advertisement

Today's Question: How can the city slow traffic in residential areas like Alexander Avenue?

Thursday, August 20, 2009 | 7:56 p.m. CDT

COLUMBIA —After five years and two petitions, the city put in four new speed bumps Aug. 12 to slow vehicles on Alexander Avenue and discourage outside traffic. Workers reinstalled two speed bumps that had been paved over and put in a new bump at each end of the street.

However, neighborhood residents are not convinced the measure was effective. .

The two original speed bumps “seem very effective,” said resident Ginny Chadwick, who helped with the first petition drive. “Now I’m concerned that the two new ones are going to be low like the first round of bumps. We were hoping for something more traffic calming.”

The Public Works Department plans to raise the lower speed bumps.

“There is likely another lift of asphalt needed,” said Scott Bitterman, supervising traffic engineer for the city.  

Residents hope that whatever steps are taken are done so to promote the most caution possible.

“You should feel safe walking down the street," resident Chad Canfield said. "The whole idea is that it is a residential street. That is the way we want it to be."

What do you think should be done to reduce speeding on neighborhood roads such as Alexander Avenue?


Like what you see here? Become a member.


Show Me the Errors (What's this?)

Report corrections or additions here. Leave comments below here.

You must be logged in to participate in the Show Me the Errors contest.


Comments

Ray Shapiro August 20, 2009 | 9:35 p.m.

Post signs that there are neighborhood watch speed spotters who will jot down license plates and bear witness that specific cars are driving dangerously down these residential streets.
If CPD can work with neighborhood watch volunteers regarding other crimes, this should be a cake walk.
(Another approach would be for concerned parents to take turns wearing a "crossing guard type" outfit to remind cars to take it a little bit more easy going down these residential streets.)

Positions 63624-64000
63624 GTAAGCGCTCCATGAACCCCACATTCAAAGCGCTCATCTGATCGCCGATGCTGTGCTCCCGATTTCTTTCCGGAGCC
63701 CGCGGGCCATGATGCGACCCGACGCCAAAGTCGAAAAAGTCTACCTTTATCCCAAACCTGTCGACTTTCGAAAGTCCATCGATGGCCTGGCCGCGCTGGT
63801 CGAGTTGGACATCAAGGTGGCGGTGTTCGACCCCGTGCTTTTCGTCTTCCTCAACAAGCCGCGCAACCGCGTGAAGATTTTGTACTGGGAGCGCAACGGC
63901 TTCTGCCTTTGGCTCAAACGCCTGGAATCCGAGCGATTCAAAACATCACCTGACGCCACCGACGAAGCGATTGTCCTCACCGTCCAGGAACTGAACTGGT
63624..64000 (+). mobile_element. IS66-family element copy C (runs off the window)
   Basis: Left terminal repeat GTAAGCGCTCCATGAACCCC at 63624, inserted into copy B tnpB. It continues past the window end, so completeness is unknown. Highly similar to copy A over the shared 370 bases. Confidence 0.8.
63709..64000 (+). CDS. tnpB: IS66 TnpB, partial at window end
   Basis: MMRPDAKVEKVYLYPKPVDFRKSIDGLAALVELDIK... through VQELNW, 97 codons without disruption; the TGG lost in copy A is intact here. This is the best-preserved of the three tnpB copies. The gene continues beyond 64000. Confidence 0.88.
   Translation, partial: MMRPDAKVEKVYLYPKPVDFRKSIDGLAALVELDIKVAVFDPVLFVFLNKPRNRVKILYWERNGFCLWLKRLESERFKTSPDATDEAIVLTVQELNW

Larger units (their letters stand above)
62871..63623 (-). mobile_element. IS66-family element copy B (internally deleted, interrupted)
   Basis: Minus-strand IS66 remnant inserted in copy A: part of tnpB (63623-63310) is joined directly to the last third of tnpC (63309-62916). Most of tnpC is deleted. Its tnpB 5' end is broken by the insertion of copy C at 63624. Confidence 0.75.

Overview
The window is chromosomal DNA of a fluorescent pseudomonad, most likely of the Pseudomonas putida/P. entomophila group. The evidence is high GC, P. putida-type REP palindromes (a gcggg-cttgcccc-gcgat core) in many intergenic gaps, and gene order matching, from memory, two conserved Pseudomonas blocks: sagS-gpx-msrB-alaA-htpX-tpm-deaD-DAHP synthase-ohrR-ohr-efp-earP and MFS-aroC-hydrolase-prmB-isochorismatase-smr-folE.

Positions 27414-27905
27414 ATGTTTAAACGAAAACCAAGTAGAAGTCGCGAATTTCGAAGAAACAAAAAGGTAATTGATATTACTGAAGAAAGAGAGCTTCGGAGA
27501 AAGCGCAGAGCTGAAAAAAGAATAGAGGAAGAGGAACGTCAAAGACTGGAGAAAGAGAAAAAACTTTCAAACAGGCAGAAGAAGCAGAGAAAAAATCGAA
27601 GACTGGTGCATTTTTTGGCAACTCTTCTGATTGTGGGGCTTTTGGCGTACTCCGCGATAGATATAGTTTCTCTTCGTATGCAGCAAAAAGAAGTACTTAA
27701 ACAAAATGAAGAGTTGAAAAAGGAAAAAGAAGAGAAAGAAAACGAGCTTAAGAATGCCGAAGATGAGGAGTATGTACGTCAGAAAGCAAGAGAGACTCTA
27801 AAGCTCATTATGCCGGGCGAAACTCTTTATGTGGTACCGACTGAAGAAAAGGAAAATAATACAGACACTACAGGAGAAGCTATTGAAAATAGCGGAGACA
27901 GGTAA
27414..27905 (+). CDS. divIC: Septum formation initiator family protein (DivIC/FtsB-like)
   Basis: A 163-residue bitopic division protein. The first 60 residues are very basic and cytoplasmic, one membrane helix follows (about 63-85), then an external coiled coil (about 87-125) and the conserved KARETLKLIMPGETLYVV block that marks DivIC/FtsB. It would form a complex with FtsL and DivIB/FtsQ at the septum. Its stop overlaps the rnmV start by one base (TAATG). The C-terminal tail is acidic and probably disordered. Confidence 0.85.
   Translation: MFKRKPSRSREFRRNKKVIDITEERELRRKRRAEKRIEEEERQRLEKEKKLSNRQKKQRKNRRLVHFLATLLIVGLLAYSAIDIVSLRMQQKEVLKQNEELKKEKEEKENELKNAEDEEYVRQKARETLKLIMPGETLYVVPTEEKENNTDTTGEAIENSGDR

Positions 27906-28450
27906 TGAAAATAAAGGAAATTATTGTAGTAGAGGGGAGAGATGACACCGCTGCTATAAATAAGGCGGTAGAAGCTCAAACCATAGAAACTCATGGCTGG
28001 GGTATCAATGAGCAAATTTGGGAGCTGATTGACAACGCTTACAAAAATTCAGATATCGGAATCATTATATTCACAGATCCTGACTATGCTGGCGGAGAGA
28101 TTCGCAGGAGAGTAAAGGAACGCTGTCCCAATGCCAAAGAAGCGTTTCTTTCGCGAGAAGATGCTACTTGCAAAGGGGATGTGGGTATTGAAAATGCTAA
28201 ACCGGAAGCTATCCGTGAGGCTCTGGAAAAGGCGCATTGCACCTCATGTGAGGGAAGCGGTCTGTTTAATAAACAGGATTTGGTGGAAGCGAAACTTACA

Also...
http://www.trafficlogix.com/what-is-traf...

(Report Comment)
Charles Dudley Jr August 21, 2009 | 3:18 a.m.

I still like the idea of the speed bumps set at an off from center angle so the speeders when they do hit them makes them wake up to the fact they need to slow the hell down.

With the speed bumps set at a angle off center of 15 - 30 degrees that puts them at enough angle to drain water still but also at enough angle that the front tires hit those speed bumps unevenly to alert the speeding driver in question.

They do this alot on trailer courts as a serious way of cutting down on speeders.

(Report Comment)
Mark Foecking August 21, 2009 | 3:39 a.m.

The real issue is the street is so long and straight. If Alexander was being built today, they (P & Z) would insist on some type of feature to break the street up into shorter sections - an intersection, curves, or islands. I am glad the traffic department plans to raise the new humps - right now they may as well not be there.

It is unusual that our councilman specified dimensions for the new humps, which I hadn't heard of anyone doing before:

"Mr. Sturtz made a motion directing staff to restore the flattened speed humps on
Alexander Avenue, draft an ordinance to make Alexander Avenue a posted 20 mph speed
zone and install additional speed humps, which would be 14 feet wide and ramp up to 3
inches in height, within 300 feet of the intersections of Ash and Alexander and Worley and
Alexander."

From:

http://www.gocolumbiamo.com/Council/Minu... p. 29

3 inches isn't much of a bump, unfortunately. However, I am glad the city has been so quick in responding to the needs of the street, and I look forward to the completion of the project.

DK

(Report Comment)
Charles Dudley Jr August 21, 2009 | 4:55 a.m.

Mark Foecking do those speed bumps stop before the curb and gutter or do they but right up to the curb and gutter?

The reason I ask is about the street drainage in heavy storm falls.

Angled speed bumps tend to direct water more efficiently during heavy rain falls if the street is sloped correctly. After living for several years in the South West and going through Monsoon Floods there is a huge difference in how you let that excess water flow on your streets.

(Report Comment)
Mark Foecking August 21, 2009 | 6:28 a.m.

We have concrete gutters, about a foot wide, along both sides of the street, Chuck. The bumps do not block them, so drainage is unimpaired. About half of the street is inclined downward toward the south, so we've never really had much of a stormwater problem.

DK

(Report Comment)
Charles Dudley Jr August 21, 2009 | 9:06 a.m.

Mark Foecking sounds like they did something right then. :)

(Report Comment)

Leave a comment

Speak up and join the conversation! Make sure to follow the guidelines outlined below and register with our site. You must be logged in to comment. (Our full comment policy is here.)

  • Don't use obscene, profane or vulgar language.
  • Don't use language that makes personal attacks on fellow commenters or discriminates based on race, religion, gender or ethnicity.
  • Use your real first and last name when registering on the website. It will be published with every comment. (Read why we ask for that here.)
  • Don’t solicit or promote businesses.

We are not able to monitor every comment that comes through. If you see something objectionable, please click the "Report comment" link.

You must be logged in to comment.

Forget your password?

Don't have an account? Register here.

advertisements